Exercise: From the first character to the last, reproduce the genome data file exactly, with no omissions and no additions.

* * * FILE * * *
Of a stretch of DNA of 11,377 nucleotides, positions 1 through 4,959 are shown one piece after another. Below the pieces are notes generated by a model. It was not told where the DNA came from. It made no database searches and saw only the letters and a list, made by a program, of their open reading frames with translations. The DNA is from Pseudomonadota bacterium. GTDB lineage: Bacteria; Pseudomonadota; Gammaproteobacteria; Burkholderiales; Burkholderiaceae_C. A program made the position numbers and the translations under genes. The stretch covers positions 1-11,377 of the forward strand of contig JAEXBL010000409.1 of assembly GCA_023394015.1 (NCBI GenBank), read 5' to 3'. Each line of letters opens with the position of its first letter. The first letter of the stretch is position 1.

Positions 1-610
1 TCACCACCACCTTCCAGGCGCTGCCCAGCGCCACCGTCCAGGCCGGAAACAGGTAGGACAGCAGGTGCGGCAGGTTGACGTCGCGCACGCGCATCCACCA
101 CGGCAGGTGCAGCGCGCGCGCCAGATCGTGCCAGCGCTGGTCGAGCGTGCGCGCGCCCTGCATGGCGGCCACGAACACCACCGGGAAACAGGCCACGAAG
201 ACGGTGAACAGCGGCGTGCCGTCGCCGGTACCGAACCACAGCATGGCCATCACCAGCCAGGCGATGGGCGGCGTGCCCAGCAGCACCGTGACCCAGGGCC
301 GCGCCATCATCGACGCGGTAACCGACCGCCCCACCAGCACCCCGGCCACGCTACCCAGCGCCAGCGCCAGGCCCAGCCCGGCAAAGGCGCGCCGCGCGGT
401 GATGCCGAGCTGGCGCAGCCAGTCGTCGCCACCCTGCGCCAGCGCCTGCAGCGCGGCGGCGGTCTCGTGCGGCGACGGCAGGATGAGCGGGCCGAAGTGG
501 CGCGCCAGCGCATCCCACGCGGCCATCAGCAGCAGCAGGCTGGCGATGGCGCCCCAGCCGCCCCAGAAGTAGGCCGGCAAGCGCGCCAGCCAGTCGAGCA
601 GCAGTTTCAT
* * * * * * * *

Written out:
Of a stretch of DNA of 11,377 nucleotides, positions 1 through 4,959 are shown one piece after another. Below the pieces are notes generated by a model. It was not told where the DNA came from. It made no database searches and saw only the letters and a list, made by a program, of their open reading frames with translations. The DNA is from Pseudomonadota bacterium. GTDB lineage: Bacteria; Pseudomonadota; Gammaproteobacteria; Burkholderiales; Burkholderiaceae_C. A program made the position numbers and the translations under genes. The stretch covers positions 1-11,377 of the forward strand of contig JAEXBL010000409.1 of assembly GCA_023394015.1 (NCBI GenBank), read 5' to 3'. Each line of letters opens with the position of its first letter. The first letter of the stretch is position 1.

Positions 1-610
1 TCACCACCACCTTCCAGGCGCTGCCCAGCGCCACCGTCCAGGCCGGAAACAGGTAGGACAGCAGGTGCGGCAGGTTGACGTCGCGCACGCGCATCCACCA
101 CGGCAGGTGCAGCGCGCGCGCCAGATCGTGCCAGCGCTGGTCGAGCGTGCGCGCGCCCTGCATGGCGGCCACGAACACCACCGGGAAACAGGCCACGAAG
201 ACGGTGAACAGCGGCGTGCCGTCGCCGGTACCGAACCACAGCATGGCCATCACCAGCCAGGCGATGGGCGGCGTGCCCAGCAGCACCGTGACCCAGGGCC
301 GCGCCATCATCGACGCGGTAACCGACCGCCCCACCAGCACCCCGGCCACGCTACCCAGCGCCAGCGCCAGGCCCAGCCCGGCAAAGGCGCGCCGCGCGGT
401 GATGCCGAGCTGGCGCAGCCAGTCGTCGCCACCCTGCGCCAGCGCCTGCAGCGCGGCGGCGGTCTCGTGCGGCGACGGCAGGATGAGCGGGCCGAAGTGG
501 CGCGCCAGCGCATCCCACGCGGCCATCAGCAGCAGCAGGCTGGCGATGGCGCCCCAGCCGCCCCAGAAGTAGGCCGGCAAGCGCGCCAGCCAGTCGAGCA
601 GCAGTTTCAT